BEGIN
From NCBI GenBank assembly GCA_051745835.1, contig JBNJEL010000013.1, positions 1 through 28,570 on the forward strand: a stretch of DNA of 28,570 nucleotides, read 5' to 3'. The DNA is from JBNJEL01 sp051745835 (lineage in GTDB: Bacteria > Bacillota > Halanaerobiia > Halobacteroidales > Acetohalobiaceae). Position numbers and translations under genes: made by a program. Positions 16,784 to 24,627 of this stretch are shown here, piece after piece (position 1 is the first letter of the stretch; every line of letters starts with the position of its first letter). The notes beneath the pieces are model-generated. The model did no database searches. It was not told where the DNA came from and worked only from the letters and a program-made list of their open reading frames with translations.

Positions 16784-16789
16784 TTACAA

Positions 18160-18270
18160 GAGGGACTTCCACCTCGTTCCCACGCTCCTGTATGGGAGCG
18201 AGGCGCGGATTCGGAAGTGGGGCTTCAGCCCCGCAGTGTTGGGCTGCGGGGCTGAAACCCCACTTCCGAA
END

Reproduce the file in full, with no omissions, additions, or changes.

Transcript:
From NCBI GenBank assembly GCA_051745835.1, contig JBNJEL010000013.1, positions 1 through 28,570 on the forward strand: a stretch of DNA of 28,570 nucleotides, read 5' to 3'. The DNA is from JBNJEL01 sp051745835 (lineage in GTDB: Bacteria > Bacillota > Halanaerobiia > Halobacteroidales > Acetohalobiaceae). Position numbers and translations under genes: made by a program. Positions 16,784 to 24,627 of this stretch are shown here, piece after piece (position 1 is the first letter of the stretch; every line of letters starts with the position of its first letter). The notes beneath the pieces are model-generated. The model did no database searches. It was not told where the DNA came from and worked only from the letters and a program-made list of their open reading frames with translations.

Positions 16784-16789
16784 TTACAA

Positions 18160-18270
18160 GAGGGACTTCCACCTCGTTCCCACGCTCCTGTATGGGAGCG
18201 AGGCGCGGATTCGGAAGTGGGGCTTCAGCCCCGCAGTGTTGGGCTGCGGGGCTGAAACCCCACTTCCGAA